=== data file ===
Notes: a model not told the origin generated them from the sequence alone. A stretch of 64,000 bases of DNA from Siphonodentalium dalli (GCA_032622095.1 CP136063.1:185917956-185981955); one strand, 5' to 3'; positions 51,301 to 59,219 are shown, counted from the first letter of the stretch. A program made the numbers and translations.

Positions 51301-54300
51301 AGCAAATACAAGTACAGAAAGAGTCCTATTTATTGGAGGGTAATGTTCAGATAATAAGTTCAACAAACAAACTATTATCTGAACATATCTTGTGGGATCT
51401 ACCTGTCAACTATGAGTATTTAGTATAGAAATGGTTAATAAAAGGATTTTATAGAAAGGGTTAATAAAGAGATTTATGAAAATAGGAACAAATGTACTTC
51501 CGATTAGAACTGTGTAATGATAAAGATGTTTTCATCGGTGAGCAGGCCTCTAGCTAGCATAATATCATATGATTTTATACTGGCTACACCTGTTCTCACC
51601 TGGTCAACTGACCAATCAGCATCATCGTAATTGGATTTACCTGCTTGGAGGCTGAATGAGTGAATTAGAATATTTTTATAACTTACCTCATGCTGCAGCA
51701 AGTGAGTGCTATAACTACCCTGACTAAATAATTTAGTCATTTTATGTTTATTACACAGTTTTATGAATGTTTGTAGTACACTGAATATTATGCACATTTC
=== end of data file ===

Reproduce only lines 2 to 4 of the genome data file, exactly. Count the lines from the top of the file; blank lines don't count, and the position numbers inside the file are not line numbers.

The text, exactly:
Positions 51301-54300
51301 AGCAAATACAAGTACAGAAAGAGTCCTATTTATTGGAGGGTAATGTTCAGATAATAAGTTCAACAAACAAACTATTATCTGAACATATCTTGTGGGATCT
51401 ACCTGTCAACTATGAGTATTTAGTATAGAAATGGTTAATAAAAGGATTTTATAGAAAGGGTTAATAAAGAGATTTATGAAAATAGGAACAAATGTACTTC